forage for (something)

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forage for (something)

To hunt around for something; to look through something in search of something else, typically food. I foraged in the pantry for a snack but still didn't find anything I wanted to eat.
See also: for, forage
Farlex Dictionary of Idioms. © 2015 Farlex, Inc, all rights reserved.
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References in classic literature ?
He had to forage for himself, and he foraged well, though he was oft-times a plague to the squaws in consequence.
"If you forage for food, bait, money, education, medicine or something more unusual, you can take part," she said.
(72) Over time, however, the need to forage for subsistence
California's foothill rangelands are an important source of fall, winter and spring forage for grazing livestock.
Additionally, worker bees clean the hive, forage for food, store food, and tend to the larvae and the queen (Bishop 2005).
In NFC when goats were fed on dry forage for 2 h twice daily, irrespective of whether drinking water was supplied (Nagamine et al., 2003; Sunagawa et al., 2003; 2008) or withheld (Sunagawa et al., 2002; 2007) during feeding, eating rates rapidly decreased in the first 30 or 40 min of feeding and were subsequently reduced to very low rates for the reminder of the 2 h feeding period.
We could not observe time to forage for the 74 NTU treatment, so this treatment was excluded from the analysis.
Whether you live in a region of the country that lends itself to smaller pastures that depend on rainfall, or in more arid regions that require irrigation, forage for domestic animal agriculture is grown just about everywhere.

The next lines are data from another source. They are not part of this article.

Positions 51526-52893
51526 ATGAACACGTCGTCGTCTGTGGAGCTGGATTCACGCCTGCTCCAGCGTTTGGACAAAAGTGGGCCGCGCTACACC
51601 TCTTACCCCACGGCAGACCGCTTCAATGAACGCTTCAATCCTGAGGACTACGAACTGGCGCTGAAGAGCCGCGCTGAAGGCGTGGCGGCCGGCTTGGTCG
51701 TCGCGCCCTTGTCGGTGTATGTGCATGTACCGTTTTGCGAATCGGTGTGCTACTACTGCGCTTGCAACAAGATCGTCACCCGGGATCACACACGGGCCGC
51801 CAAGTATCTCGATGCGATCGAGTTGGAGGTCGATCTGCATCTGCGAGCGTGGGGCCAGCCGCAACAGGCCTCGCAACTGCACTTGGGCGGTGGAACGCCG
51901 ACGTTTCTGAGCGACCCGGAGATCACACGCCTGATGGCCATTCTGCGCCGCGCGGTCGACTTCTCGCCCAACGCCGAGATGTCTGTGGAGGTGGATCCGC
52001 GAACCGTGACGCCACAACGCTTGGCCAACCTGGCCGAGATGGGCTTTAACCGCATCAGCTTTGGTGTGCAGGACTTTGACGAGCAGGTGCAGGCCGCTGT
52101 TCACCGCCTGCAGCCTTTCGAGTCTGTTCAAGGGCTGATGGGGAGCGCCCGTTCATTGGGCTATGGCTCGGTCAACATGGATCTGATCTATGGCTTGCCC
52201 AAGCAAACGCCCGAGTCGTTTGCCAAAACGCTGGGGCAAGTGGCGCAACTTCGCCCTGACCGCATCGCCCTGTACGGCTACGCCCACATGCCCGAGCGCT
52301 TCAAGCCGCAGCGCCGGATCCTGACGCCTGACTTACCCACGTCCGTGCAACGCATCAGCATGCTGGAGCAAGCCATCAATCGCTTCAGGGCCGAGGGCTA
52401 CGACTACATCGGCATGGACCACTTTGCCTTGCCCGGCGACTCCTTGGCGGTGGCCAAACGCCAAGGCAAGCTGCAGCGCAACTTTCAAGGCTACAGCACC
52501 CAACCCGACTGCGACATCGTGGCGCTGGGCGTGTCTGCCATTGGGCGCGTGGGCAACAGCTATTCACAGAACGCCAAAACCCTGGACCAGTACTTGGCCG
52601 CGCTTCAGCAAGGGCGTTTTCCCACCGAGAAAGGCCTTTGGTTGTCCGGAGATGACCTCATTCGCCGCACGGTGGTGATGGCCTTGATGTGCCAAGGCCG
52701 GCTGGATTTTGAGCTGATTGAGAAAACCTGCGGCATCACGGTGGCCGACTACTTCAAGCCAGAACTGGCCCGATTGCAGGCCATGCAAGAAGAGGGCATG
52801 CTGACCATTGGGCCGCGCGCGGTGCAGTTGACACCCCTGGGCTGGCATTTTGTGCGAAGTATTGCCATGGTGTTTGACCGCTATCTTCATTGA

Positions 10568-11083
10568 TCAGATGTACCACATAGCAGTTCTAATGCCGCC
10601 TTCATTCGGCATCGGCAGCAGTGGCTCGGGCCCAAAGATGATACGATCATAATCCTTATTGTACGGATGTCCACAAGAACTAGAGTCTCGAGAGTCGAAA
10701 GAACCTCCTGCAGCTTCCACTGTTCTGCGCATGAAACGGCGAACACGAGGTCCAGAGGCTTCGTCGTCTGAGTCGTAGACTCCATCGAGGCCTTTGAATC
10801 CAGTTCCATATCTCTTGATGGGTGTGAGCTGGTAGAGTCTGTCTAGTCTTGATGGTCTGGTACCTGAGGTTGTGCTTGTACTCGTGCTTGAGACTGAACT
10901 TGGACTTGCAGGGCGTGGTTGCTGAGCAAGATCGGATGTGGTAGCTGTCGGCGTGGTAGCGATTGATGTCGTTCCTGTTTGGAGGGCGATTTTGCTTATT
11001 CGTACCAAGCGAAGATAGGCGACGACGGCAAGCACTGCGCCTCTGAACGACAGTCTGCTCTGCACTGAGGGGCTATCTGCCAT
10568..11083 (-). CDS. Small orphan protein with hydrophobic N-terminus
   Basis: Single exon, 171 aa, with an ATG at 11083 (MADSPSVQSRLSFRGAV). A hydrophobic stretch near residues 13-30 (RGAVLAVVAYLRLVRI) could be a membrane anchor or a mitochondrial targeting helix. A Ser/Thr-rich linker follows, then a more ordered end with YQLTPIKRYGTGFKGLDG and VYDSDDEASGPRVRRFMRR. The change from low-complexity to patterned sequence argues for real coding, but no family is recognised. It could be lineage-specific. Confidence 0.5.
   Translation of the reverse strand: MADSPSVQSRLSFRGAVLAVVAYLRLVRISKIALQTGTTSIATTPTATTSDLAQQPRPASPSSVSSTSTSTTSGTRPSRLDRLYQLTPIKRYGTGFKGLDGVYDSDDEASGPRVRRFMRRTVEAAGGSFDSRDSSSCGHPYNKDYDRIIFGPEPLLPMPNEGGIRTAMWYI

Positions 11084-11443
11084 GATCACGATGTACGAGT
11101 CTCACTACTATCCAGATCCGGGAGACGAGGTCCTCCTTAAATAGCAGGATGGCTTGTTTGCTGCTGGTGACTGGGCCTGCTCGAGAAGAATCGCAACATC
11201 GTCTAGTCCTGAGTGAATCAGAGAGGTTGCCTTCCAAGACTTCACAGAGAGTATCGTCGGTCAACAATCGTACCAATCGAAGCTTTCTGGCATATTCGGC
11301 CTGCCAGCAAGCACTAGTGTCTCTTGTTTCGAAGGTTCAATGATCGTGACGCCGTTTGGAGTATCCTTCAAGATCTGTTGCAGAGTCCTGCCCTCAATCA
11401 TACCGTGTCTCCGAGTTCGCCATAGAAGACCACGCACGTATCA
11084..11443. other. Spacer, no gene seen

We defined three foraging parameters when oriental white storks were handling or searching for food and if the storks did not forage for long enough during our observation we rejected the sample.
About a third of farmers produced forage for sale without being involved in dairying and two thirds practiced mixed farming i.e.
In other words, forage fish have a higher economic value when left in the water as forage for larger predators.
The experimental environment imitated the environment of honeybees which work in a beehive and forage for food (honey) outside their home.
Our objective was to evaluate the ability of adaptive grazing management to provide forage for cattle and elk at three elevations and associated plant communities, and to stay within guidelines for use of forage and height of stubble imposed by the united States Forest Service.